Physical therapy can help strengthen muscle groups and ease some of the pain associated with sitting for long periods of time, whether at home or in the office.

"The reality is, especially if it's something that's getting worse, you always want to rule out other problems," Tsai said. "That does mean being evaluated by a medical professional, someone who can make sure that there isn't something else going on that should be treated. So don't ignore symptoms. Seek out help, particularly if you have symptoms that are getting progressively worse over time."

Weight Gain

With the refrigerator just steps away from the home office, it can be tempting to spend those frequent work breaks browsing the snack selection, and with gyms still closed in many parts of the country, it can be hard to work off those extra calories.

Weight gain due to increased calorie intake and decreased activity levels can lead to a condition called nonalcoholic fatty liver disease, a buildup of fat in the liver, according to Mazen Noureddin, MD, director of the Fatty Liver Program at Cedars-Sinai. He calls the disease "a silent pandemic in itself"—it affects as much as 25% of the U.S. population.

"We're seeing more patients with weight gain due to inactivity, and that can lead to inflammation and scarring of the liver," he said.

As with many health conditions, diet and exercise are always the first steps in starting to reverse damage, Noureddin said. He recommends that people over the age of 40 who have Type 2 diabetes or metabolic syndrome get screened for fatty liver disease.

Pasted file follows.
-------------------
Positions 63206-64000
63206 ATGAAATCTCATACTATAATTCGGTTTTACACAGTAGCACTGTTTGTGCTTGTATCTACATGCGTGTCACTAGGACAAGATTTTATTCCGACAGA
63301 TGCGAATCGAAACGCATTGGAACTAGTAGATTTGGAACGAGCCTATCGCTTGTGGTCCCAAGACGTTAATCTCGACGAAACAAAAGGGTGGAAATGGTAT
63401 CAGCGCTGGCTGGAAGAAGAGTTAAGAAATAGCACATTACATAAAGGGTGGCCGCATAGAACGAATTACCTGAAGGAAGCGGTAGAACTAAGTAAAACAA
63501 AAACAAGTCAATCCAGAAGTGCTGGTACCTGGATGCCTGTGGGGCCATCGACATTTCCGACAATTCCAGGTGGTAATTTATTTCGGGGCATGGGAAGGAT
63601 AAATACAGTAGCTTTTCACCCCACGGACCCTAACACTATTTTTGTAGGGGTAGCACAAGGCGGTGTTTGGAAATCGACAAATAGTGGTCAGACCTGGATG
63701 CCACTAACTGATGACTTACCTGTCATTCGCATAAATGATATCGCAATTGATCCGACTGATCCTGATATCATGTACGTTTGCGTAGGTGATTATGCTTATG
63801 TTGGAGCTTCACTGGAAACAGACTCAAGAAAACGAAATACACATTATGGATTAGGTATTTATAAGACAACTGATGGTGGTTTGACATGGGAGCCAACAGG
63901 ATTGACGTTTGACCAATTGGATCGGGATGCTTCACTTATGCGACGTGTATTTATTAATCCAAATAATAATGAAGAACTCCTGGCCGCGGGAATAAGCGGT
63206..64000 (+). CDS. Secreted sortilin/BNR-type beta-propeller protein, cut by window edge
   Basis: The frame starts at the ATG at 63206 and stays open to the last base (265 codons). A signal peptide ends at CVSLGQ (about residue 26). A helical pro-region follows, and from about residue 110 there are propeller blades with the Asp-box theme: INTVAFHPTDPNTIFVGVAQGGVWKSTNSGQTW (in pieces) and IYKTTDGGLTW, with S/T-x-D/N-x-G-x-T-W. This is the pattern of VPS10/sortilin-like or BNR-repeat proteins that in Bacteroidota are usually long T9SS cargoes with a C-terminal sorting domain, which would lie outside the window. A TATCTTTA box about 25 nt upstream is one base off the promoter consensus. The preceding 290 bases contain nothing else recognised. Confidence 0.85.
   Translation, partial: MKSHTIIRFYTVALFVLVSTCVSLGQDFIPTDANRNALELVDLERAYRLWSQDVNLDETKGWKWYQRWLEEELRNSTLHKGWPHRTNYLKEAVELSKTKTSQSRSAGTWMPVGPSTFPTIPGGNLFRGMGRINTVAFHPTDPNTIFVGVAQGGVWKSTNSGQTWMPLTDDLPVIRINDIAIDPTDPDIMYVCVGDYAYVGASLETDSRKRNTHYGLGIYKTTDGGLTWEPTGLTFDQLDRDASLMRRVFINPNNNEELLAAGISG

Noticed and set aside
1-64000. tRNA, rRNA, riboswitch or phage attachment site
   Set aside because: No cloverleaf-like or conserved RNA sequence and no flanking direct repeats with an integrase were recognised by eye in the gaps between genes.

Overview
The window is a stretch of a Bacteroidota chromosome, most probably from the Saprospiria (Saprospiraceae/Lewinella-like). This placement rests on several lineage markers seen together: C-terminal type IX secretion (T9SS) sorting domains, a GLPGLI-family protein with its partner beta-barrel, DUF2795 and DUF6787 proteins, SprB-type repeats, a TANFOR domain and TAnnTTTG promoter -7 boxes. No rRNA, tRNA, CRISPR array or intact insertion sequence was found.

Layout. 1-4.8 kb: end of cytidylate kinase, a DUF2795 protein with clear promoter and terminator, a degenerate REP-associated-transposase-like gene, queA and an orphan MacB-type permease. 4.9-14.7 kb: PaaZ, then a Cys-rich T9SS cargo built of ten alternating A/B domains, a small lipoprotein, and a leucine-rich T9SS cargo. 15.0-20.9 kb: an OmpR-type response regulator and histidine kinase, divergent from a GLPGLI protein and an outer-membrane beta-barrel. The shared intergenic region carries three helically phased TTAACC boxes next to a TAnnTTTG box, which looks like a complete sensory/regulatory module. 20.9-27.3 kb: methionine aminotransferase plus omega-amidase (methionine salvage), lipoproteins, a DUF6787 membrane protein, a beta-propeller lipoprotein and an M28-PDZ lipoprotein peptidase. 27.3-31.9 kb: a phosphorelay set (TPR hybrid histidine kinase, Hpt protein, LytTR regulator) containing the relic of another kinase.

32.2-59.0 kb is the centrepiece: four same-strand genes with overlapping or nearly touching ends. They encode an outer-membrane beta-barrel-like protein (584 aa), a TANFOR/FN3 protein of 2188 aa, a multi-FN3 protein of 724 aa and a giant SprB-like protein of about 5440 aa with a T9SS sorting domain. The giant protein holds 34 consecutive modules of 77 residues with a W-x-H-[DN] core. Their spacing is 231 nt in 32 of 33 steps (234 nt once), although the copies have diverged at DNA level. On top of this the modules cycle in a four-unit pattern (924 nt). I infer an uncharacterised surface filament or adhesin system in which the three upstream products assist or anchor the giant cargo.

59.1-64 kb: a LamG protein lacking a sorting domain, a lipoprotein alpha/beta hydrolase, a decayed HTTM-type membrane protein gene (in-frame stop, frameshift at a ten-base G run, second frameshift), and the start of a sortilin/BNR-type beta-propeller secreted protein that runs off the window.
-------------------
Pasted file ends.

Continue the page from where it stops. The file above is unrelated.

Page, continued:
"At Cedars-Sinai, we have advanced testing that can provide accurate diagnosis and staging of fatty liver disease, and we're running more than 30 clinical trials for treatments," he said.

Mental Health

One of the prime culprits that Noureddin suspects is causing that increase in fatty liver disease is people reaching for food for comfort in a year that has seen a marked decline in mental wellness.

Itai Danovitch, MD, chair of the Department of Psychiatry and Behavioral Neurosciences, is researching some of the effects that the pandemic has had on mental health and access to mental health services. Preliminary data from his studies show an increase in anxiety, depression and substance use. Working from home, he said, could be a contributing factor.

"The isolation and disconnection due to working from home has really had a significant impact on people," Danovitch said.

On the flip side, the move to virtual spaces has increased access to critical mental health services for many and has allowed for more workplace flexibility, a key in building good mental health.

"We know that working from home, as challenging as it is, has a lot of silver linings to it," Danovitch said. "There are many professions where working from home creates an opportunity for people to work who wouldn't have been able to, or an opportunity for people to manage work-life balance with other responsibilities, such as taking care of kids, taking care of parents or managing different family needs."

Danovitch hopes that, as the pandemic fades, the new normal includes a "mixed portfolio" with both the intimacy of in-person connections and the flexibility created by virtual ones.

The Complete Picture

Chief Medical Officer Riggs said that, taken as a whole, working from home should be seen as a positive change. He recommends that remote workers use strategies to create balance in what, for many, has been an overwhelming time.

"The most important part of working from home is to establish a routine," Riggs said. "Whatever your prior commute was, you should take that time for yourself."

That time, he said, is well spent doing a healthy activity, like exercise, meditation or a long walk.

"Although this pandemic year has been challenging for all of us, making healthy choices for ourselves and our families can help us find moments of renewal and joy," Riggs said.

Read more on the Cedars-Sinai Blog: Healthy Ways to Snack at Home